My favorite active rest: hiking with my kiddos!
I tried out a new kick-boxing workout this past week. Something about punching the air, no weights involved, and some ridiculously good music (I love the Dance Workout and Workout Throwback playlists on Spotify!) makes me go HARD. When I lift weights , I lift what feels right and often don’t push myself as hard as I could. When I do cardio sometimes I just feel over it and skip the last few seconds of jump-squats. But nothing feels dumber than lightly punching the air. So, I never do. That’s why kick-Boxing leaves me beat. My workout on Monday left me aching for days. Several.
On those days I realized how deeply important rest and recovery are. My body was screaming at me to rest. That workout came on the heels of several hard workouts, my first run in too long, a family hike, and caring for sick kiddos. My muscles were ready to recover. I felt stuck in my body. I was so sore that sitting up straight was uncomfortable. Walking was synonymous with waddling, and my usual sore day yoga felt painful and like I needed to back way off of every pose and just slow stretch. I couldn’t even care for my body, because it was so sore.
So I brought out the big guns, Biofreeze®. And it was worthwhile. Spiked with arnica, burdock, menthol and aloe, Biofreeze® gave me some major muscle relief. And? I could put my arms above my head again. Trust me, this was a win at that point. I use Biofreeze® for a few reasons, mainly because they’re easily available to me (here is a store locator! It used to only be available through your health care provider), never tested on animals, produced in the United States, available dye free, no steroids and is paraben free. But the main one? I recognize the primary ingredients. And it’s effective when I’m really (really) sore. I was able to move through my rest day after this. I want to share my typical recovery day practices (and some truths).
Rest Day Necessities . . . and Truths.
- Baths. Anyone who knows me knows that baths (and a myriad of drinks in the bath) are my love language. I load up the Epsom salts, lavender or peppermint essential oils (depending on time of day). Then I dip in with a book (currently re-reading You Are a Badass). TRUTH: I ought to shower after my baths. I sweat like I’m in a sauna, but I really think that that much sweat is part of why my skin is so healthy. Soaking in epsom salts helps warm and loosen up those muscles, and leaves me feeling really relaxed.
- Meditation. I’m making this a part of my every day, but I feel its positive brain benefits most on my rest days. But, as you probably know already, it’s hard. It’s a practice. I’m finding it easier and more doable as I let go of my image of meditation, vs. the realities of meditation. Because, TRUTH: You can meditate even if it’s not silent (today’s was punctuated by Elmo and my kiddos popping bubble wrap. I’m not kidding.) Even if you aren’t in a beautiful, well lit space on a cool pillow (I want one, FYI). You can mediate with bad posture, your eyes open, and no cool lambskin (but, again, I want one of those too). Meditation, for me, has been easier when I focus on a mantra. Often times just “yes, please.” or “I’m connected to my body.” I have to repeat it whenever the thoughts start to swirl in, and it isn’t always the worlds most productive meditation, but I always feel slowed down and more focused afterwards.
- Gentle Thoughts. Sometimes rest days get all wrapped up in how we move, or don’t. What walks we take, poses we work though, and foods we refuel with. All of those are incredibly important. But also (arguably more) important: Your thoughts. Are you beating yourself up for taking a day (or 3) off? Are you eating less, or treating yourself poorly because it’s not a workout day? Those thoughts aren’t productive. TRUTH: Shame, guilt, and harsh words are not effective long term motivators. It’s easy to feel like shame, or guilt will get you into the gym (“No excuses!” right? Nope). In reality, the only way to a lifestyle change (long term, positive change) that won’t be detrimental to your brain is grace, self-acceptance, and love. Habits stick when we are doing them from a place of actual, deep care. Habits don’t stick when we white-knuckle hate ourselves into eating/moving in a new way.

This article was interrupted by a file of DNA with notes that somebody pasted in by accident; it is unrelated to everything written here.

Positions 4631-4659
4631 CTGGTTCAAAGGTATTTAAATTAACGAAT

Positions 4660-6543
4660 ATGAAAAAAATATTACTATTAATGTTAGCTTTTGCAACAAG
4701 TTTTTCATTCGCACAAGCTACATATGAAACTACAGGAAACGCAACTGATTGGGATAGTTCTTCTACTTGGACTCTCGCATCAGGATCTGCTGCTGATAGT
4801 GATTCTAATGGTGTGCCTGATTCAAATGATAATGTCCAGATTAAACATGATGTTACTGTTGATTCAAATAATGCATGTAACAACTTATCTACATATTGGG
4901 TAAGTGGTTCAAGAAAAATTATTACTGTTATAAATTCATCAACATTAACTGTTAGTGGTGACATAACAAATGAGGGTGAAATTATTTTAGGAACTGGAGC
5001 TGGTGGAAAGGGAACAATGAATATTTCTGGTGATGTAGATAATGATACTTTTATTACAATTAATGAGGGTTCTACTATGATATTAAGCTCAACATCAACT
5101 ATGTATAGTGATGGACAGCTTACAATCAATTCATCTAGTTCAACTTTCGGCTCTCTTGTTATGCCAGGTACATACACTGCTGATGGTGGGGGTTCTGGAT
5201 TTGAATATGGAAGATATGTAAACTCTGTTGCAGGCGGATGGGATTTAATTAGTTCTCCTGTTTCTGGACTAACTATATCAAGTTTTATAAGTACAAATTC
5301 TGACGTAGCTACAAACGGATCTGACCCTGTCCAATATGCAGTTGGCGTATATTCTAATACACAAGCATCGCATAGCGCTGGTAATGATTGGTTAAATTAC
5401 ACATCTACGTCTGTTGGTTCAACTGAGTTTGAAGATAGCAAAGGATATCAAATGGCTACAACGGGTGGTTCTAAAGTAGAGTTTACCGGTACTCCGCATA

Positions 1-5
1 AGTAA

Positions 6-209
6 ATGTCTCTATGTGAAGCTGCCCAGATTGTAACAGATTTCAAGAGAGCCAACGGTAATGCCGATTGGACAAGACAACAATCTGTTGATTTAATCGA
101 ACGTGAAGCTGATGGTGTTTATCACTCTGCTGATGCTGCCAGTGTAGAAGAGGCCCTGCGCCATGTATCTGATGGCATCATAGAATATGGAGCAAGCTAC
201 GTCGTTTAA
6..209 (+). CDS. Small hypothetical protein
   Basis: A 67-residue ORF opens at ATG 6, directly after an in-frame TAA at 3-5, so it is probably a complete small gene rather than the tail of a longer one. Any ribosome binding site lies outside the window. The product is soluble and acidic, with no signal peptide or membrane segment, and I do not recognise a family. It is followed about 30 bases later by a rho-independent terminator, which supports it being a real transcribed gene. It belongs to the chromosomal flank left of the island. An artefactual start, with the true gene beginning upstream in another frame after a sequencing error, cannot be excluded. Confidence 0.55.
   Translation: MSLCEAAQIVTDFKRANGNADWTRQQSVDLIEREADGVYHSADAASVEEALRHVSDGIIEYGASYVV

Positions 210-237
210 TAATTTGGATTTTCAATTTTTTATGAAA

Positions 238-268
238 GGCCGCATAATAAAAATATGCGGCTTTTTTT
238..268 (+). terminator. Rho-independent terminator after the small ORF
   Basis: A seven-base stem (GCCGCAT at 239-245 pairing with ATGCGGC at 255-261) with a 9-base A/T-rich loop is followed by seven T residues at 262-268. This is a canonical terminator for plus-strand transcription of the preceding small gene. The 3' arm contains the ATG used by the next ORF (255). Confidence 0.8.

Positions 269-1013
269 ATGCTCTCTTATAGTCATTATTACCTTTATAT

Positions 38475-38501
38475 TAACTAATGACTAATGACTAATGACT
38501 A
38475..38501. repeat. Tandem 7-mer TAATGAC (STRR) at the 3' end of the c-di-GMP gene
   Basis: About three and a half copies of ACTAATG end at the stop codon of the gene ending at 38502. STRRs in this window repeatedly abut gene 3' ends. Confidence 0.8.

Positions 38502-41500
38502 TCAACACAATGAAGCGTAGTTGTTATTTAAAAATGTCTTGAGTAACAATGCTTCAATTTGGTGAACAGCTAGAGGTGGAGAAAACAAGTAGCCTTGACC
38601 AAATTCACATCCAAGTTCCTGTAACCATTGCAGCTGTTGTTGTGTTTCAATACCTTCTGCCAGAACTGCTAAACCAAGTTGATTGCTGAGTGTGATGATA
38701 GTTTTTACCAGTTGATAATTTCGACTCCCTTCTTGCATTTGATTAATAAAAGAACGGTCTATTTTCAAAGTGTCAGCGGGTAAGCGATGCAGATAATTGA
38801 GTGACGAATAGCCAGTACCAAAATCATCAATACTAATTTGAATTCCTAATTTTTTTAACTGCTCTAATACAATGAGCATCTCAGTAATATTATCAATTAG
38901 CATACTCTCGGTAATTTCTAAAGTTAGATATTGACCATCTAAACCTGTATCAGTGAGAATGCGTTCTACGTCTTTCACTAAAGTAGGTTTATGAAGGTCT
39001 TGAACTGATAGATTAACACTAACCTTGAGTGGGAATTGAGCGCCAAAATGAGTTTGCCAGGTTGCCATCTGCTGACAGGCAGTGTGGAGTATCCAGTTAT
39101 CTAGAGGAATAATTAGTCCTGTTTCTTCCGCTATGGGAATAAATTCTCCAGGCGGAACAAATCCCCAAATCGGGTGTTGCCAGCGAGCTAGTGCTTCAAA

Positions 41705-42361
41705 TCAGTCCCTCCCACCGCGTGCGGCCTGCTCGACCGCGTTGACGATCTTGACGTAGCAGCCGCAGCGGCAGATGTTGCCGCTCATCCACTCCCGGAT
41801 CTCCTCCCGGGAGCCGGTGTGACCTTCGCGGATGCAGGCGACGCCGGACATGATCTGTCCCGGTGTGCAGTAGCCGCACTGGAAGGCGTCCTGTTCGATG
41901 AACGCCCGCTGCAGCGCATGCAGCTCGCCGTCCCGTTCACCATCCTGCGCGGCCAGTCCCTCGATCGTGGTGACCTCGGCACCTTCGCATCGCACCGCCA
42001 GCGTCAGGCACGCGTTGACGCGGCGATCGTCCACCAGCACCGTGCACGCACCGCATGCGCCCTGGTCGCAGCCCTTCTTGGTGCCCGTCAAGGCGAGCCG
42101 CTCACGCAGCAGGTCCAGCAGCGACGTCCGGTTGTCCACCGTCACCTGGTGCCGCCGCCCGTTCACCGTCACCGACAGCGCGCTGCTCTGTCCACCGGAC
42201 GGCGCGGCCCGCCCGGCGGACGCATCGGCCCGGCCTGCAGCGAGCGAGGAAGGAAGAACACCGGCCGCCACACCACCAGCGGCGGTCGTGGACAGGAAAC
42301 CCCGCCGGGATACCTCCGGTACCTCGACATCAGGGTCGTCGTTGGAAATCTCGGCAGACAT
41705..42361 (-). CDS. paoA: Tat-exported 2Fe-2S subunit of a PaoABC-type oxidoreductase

- Yoga. Restorative, calm, slow stretching yoga is where it’s at for rest days for me. I often pop on a Yoga video, or just do my own flow, and it’s so nice to move slowly and thoughtfully. TRUTH: I know it’s less effective. But on rest days, I often just do yoga while I watch a movie or show with my kiddos. The time passes, muscles feel better, and it feels even more like rest.
Making rest day practices important has made it easier for me to train more, and harder without feeling so depleted. I work out anywhere between 3-6 times a week, depending on my motivation, momentum, and where I’m at in my cycle. And I make rest and recovery my JOB on the off days. Slowly moving, using what I need (sometimes that’s just a bath, other times it’s employing Biofreeze® and its cold therapy for pain relief, sometimes it’s all of that and a family walk), and not sweating the ways that I’m ‘doing it wrong’.
You really can mediate with bad posture, lights on, eyes open, and a ridiculous mantra. Just because your recovery may not look Instagram worthy (mine often doesn’t!) doesn’t mean it isn’t effective for you, body and heart. Spending some time massaging your body, caring for it deeply, and really making active rest a priority after strenuous workouts will help your muscles grow and recover more efficiently! Do you have any tried and true rest and recovery day rituals? Favorite ways to refuel your body? I’m on the hunt for some great rest-day meals that fill you up and help muscles to recover, I’d love to some suggestions!
I was selected for this opportunity as a member of CLEVER but the content and opinions expressed here are all my own.